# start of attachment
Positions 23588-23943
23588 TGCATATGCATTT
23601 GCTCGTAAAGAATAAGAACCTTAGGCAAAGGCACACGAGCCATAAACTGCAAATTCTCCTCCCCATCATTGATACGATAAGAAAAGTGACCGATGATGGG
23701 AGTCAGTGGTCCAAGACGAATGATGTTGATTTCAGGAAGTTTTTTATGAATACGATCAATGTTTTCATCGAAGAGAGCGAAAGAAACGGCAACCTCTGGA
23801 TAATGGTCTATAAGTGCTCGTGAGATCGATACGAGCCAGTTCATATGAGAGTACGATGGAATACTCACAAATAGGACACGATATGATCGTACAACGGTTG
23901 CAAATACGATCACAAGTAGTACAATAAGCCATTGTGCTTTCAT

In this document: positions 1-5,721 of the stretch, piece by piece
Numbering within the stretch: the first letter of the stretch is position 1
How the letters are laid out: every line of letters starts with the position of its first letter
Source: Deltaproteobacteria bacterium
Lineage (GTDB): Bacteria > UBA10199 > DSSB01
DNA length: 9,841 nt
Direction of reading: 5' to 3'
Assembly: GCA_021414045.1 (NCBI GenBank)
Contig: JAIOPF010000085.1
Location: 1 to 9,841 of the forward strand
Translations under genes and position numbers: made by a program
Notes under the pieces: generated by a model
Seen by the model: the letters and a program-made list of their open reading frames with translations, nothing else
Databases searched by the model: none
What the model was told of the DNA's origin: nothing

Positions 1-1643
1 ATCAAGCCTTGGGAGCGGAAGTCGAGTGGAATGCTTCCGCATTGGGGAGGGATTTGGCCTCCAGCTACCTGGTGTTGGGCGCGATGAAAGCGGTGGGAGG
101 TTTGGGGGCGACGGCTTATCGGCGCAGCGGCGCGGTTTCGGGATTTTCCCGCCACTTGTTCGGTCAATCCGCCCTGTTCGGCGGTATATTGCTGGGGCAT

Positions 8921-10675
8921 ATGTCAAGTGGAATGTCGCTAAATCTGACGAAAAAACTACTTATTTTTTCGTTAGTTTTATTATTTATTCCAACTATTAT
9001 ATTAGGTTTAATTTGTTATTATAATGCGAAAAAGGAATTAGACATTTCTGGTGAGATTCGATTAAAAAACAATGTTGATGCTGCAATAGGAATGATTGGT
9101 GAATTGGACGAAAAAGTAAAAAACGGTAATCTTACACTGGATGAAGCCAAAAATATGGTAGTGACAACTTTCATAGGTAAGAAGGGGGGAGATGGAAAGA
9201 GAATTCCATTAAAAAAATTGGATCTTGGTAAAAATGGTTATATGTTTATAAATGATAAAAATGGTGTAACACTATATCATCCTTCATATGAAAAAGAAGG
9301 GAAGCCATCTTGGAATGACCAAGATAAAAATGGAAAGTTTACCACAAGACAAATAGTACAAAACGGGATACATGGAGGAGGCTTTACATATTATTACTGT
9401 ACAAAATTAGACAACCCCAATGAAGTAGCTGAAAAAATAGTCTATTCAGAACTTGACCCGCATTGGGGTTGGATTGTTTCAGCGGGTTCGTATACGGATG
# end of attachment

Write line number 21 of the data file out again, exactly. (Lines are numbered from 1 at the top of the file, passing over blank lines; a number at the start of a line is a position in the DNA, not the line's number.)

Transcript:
What the model was told of the DNA's origin: nothing